“That was the only untoward sort of incident,” involving the brothers, he said.
The other mosque attendee, who identified himself only as Haithen, described Dzhokhar Tsarnaev as nice, friendly and “really laid back.”
Tamerlan Tsarnaev was different though. “His persona was not really so nice,” this worshiper said.
An official statement released by the Islamic Society on Saturday said that while the suspects were known to mosque members, no one was able to predict or prevent the acts the brothers have been accused of.
Grief for the victims and their families and prayers for the recovery of the injured will be the continued focus of the center, the statement said. The center also pledged to leave “no stone uncovered in finding any other suspects connected to the bombs.”
Meanwhile, life gradually began to return to normal Saturday as Boston residents celebrated the younger suspect’s capture. On Friday, they had been ordered to stay in their homes while authorities conducted a door-to-door search for the surviving suspect.
In a brief talk with reporters outside Fenway Park, just before a Red Sox home game Saturday, Massachusetts Gov. Deval Patrick said that he was hoping “the suspect survives because we have a million questions and those questions need to be answered.”
Patrick said he believed that all potential explosive devices had been found, but that security in general required “constant vigilance.”
“This was several days of great highs and great lows,” he said. “The tragedy was apparent and horrific. But the acts of grace and kindness that people showed, the extraordinary professionalism of the first responders, the medical professionals, the law enforcement agencies, all of it spoke so well of Bostonians.”
Yet those area residents who knew the brothers were still struggling to reconcile their memories of the pair and the actions they have been accused of.
In addition to being suspects in the marathon bombings, the brothers were armed with at least three firearms and several improvised bombs — including a pressure-cooker explosive — during the confrontations with police, authorities said. A law enforcement official said the arsenal will be traced to determine if someone outside of the U.S. was involved.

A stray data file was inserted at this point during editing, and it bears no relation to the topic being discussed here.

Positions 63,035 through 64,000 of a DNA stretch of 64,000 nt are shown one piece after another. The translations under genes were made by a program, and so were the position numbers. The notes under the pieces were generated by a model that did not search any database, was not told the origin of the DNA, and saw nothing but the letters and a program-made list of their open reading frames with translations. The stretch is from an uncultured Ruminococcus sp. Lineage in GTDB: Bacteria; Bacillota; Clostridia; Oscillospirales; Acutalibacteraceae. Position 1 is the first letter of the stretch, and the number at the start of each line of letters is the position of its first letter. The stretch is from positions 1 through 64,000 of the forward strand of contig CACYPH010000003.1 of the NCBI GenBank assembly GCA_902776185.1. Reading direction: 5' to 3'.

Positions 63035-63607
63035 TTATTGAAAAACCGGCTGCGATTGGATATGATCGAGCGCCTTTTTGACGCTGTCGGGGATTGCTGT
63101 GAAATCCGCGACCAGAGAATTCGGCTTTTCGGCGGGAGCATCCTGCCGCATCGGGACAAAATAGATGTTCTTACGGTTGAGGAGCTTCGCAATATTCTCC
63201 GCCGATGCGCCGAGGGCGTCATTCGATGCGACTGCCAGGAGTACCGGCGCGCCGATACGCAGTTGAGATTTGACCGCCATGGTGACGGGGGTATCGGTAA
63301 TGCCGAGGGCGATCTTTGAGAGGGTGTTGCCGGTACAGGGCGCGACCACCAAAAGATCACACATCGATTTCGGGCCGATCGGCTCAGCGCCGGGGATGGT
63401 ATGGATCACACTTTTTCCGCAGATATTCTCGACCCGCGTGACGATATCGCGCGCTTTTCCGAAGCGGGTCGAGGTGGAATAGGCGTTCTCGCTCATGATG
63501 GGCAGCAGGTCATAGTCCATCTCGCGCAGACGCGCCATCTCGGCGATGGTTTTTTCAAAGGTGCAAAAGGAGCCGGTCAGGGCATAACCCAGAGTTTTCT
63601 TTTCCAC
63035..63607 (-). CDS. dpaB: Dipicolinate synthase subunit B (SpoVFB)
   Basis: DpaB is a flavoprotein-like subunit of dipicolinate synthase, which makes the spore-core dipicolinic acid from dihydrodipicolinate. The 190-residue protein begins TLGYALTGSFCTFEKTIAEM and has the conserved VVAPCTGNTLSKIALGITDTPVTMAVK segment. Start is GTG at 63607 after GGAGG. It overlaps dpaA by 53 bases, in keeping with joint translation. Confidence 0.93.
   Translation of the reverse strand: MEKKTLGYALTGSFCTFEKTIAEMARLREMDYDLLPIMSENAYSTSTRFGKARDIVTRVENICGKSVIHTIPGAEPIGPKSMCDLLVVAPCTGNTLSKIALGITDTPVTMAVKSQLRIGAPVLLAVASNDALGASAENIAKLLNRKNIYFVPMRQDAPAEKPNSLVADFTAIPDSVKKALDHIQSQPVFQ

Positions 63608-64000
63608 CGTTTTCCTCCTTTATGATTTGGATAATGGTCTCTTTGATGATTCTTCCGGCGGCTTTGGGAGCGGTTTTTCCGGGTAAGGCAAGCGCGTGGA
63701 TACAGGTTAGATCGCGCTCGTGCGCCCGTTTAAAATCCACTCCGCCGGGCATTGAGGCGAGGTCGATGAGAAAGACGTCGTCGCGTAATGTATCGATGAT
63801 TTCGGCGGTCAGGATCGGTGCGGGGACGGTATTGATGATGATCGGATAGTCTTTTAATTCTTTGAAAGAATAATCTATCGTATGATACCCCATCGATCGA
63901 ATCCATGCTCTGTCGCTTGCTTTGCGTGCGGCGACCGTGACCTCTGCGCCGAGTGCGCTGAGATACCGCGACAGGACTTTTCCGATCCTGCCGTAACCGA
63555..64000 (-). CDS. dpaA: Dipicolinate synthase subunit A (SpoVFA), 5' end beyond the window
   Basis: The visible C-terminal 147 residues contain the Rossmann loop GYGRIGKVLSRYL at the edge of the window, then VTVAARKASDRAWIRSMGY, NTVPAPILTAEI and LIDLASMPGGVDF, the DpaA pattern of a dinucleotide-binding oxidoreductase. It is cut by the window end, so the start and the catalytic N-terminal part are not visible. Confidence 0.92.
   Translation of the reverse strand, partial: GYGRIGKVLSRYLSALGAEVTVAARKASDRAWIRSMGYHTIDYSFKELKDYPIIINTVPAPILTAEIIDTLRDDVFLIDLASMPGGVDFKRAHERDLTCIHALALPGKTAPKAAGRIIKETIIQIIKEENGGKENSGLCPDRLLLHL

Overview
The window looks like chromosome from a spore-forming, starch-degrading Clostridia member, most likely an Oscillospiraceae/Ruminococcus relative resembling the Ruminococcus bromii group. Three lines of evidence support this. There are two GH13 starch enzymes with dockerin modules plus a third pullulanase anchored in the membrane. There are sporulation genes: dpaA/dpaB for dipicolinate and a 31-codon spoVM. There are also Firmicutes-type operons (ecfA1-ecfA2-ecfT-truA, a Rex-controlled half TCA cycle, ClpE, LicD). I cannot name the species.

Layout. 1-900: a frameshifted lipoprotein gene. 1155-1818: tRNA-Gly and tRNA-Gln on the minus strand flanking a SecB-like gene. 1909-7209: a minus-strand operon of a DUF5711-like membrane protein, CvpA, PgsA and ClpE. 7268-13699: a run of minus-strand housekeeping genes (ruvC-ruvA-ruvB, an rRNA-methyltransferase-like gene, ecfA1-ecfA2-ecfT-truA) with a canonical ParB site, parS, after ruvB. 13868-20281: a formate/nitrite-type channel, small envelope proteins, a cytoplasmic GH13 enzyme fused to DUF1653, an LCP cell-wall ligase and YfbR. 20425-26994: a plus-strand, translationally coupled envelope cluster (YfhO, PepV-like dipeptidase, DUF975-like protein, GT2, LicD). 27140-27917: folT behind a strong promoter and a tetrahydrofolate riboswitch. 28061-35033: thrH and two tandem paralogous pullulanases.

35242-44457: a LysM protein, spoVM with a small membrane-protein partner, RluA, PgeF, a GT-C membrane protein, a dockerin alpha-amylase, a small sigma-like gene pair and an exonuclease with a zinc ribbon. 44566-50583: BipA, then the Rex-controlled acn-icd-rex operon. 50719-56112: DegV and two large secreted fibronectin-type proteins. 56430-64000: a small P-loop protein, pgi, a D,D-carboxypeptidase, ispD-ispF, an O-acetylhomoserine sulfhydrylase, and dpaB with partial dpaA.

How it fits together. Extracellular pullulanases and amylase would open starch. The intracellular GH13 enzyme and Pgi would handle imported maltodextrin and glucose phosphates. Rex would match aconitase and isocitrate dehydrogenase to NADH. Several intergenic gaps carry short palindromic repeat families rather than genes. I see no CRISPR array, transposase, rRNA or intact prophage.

Troy Aiguier, owner of Troy’s Barber Shop in Cambridge, stood just a few blocks from the brothers’ Norfolk Street apartment. He said he had “watched them grow up on the same street” for roughly 10 years.
“It wasn’t like they stuck out like a sore thumb or anything. They were a totally average family,” he said.
Aiguier said he knew Tamerlan as a regular customer -- the cut he’d get was “neat and clean” -- and as a boxer in Lowell. “Pretty good,” was Aiguier’s assessment.
But Mary Silberman, who lives directly behind the brothers’ building, had a less positive impression of her neighbors. “It’s such a strange household,” she said.
Silberman’s bedroom window was at nearly the same level as the Tsarnaevs’ third-floor unit. She often heard the family during the summer when windows were left open.
“At odd hours, you’d hear screaming,” she said, saying the fights would occur close to midnight or in the early morning hours.
“It wasn’t enough to call the cops,” Silberman said. “With domestic affairs, it’s such a fine line. It’s not like I’d hear anything thrashing or hear anyone being punched.”
But even if the fights weren’t violent, they were loud, punctuated by a female voice yelling and a baby wailing.
Tamerlan’s wife, Katherine Russell, and her infant daughter were a more visible presence on the block, Silberman said. Russell wore a hijab that covered her head and neck.
“It was very common to see her walking the baby,” said Silberman, who also had a young child and sometimes tried to engage Russell when they crossed paths. “There was not much conversation at all,” she said, describing her demeanor as “pleasant, but timid.”